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Just Reconciliation

The Practice and Morality of Making Peace


Edited By John R. Elford

Most people desire peace but understand that military intervention is sometimes required as a last resort. This book argues that more attention must therefore be given to the study and practice of post-conflict reconciliation. The essays collected here look at the work of figures such as Marc Ellis, Donald Reeves, Justin Welby and the ‘Vicar of Baghdad’ Andrew White, and examines how these individuals portray the different successes and failures of reconciliation in dangerous situations. Other chapters examine the contributions made to reconciliation activity by psychology, aid distribution, commissions and peace treaties. The countries and regions under discussion include Bosnia and Herzegovina, Ghana, the Middle East, Iraq, Sri Lanka and Afghanistan. The contributions reflect both religious and secular views on reconciliation.
The central debate takes place in the context of the changing role of the military in the modern world. The essays in the volume argue that issues relating to reconciliation and the post-conflict reconstruction of civil society should be considered a part of the moral assessment of military action and that the theory of just war needs to be developed to include considerations of this kind.


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Ron Roberts, Edina Bećirević and Stephen Paul - Truth and Denial: Psychological Perspectives on Reconciliation in Bosnia 129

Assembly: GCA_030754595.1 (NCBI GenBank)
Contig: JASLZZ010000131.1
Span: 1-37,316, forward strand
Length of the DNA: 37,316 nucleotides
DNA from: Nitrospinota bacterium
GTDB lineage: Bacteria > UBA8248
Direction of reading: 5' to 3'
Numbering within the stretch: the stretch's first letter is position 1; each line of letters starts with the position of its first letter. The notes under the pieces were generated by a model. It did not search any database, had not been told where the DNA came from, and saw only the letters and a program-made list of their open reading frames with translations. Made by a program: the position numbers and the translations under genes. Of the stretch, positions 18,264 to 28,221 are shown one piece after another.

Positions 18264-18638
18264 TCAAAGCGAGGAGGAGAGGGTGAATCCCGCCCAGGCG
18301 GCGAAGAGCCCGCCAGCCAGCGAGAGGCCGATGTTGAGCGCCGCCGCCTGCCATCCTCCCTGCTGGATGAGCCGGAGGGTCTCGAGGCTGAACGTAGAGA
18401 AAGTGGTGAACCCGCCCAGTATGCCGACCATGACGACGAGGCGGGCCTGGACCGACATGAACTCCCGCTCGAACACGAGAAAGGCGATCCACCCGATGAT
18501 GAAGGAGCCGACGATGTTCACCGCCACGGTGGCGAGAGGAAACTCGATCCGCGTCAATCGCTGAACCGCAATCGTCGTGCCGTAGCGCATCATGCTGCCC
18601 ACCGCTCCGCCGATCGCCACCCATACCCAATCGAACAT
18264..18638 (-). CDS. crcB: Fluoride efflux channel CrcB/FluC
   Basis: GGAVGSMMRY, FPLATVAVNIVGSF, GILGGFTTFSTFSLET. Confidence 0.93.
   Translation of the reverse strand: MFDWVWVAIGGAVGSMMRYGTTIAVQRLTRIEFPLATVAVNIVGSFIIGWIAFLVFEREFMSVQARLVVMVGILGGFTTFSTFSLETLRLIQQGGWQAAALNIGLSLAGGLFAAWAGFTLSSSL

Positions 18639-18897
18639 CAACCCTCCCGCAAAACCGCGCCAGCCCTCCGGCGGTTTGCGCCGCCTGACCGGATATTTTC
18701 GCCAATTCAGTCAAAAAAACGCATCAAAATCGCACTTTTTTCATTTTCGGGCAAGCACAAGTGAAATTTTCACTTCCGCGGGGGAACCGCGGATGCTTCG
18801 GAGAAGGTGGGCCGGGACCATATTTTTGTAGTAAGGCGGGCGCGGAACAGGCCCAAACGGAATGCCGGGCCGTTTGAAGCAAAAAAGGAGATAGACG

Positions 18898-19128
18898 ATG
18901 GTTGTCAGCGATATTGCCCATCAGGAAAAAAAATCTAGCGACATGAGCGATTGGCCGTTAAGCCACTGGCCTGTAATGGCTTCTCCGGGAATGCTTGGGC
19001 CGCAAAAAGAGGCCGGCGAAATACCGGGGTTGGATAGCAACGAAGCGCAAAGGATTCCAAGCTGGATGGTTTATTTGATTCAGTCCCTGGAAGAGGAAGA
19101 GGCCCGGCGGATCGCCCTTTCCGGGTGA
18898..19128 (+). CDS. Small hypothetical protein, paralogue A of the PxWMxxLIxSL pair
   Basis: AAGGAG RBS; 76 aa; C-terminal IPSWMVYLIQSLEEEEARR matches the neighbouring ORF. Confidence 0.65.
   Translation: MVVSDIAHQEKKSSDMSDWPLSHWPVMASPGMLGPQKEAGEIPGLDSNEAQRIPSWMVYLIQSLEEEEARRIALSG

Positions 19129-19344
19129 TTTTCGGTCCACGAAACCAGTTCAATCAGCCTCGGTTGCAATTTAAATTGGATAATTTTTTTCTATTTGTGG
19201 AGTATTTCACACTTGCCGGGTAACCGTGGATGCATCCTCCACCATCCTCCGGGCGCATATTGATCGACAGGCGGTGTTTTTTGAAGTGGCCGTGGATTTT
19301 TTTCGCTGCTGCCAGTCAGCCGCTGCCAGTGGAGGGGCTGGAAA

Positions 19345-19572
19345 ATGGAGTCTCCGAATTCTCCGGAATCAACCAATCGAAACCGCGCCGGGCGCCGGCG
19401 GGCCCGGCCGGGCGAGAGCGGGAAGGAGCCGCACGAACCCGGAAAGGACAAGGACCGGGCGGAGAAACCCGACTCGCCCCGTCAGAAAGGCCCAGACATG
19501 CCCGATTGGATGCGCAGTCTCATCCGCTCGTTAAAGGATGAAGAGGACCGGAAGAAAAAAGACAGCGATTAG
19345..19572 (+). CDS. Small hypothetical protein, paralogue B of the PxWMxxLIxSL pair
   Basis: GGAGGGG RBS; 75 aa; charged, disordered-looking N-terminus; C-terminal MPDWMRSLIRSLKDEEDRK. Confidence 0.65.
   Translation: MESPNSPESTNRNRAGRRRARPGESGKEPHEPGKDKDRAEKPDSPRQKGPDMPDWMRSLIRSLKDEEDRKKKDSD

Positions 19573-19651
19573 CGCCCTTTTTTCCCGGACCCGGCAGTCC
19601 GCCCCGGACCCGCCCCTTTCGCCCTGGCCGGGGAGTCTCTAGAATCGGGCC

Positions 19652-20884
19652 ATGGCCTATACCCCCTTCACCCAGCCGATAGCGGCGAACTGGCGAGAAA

Ron Roberts, Edina Bećirević and Stephen Paul Truth and Denial: Psychological Perspectives on Reconciliation in Bosnia Psychology and Reconciliation In this chapter we shall explore the contribution psychology can make to peace and reconciliation. We shall give an overview of the changing face of psychology, its contribution to our understanding of human conf lict and the importance of human relationships. We shall then focus on rec- onciliation in Bosnia. Less than one hundred years ago Freud1 viewed the world as a danger- ous place. Groups of people could act mindlessly together in the humilia- tion and death of others. Leaders could emerge who, people would follow with little consideration seemingly of their own values. In fact, the most ‘disturbed’ or ‘evil’ people rose into positions in which their abuse of others was accepted. This was the scenario in Europe in the 1930s, was the scenario in Yugoslavia in the 1990s and has been the scenario in many hotspots around the world throughout the last one hundred years. Terrible atroci- ties continue to be committed with seeming justification. There is no doubt that there exists the potential for terrible destruc- tiveness within the human psyche and that given certain conditions, for example a threat to territory and resources, people may commit atrocities at will. The human reaction to perceived hurt, real or otherwise, provokes a similar potential response. However, these responses cannot be resolved by the forceful suppression or repression of the individuals who act in this manner. Attempts must...

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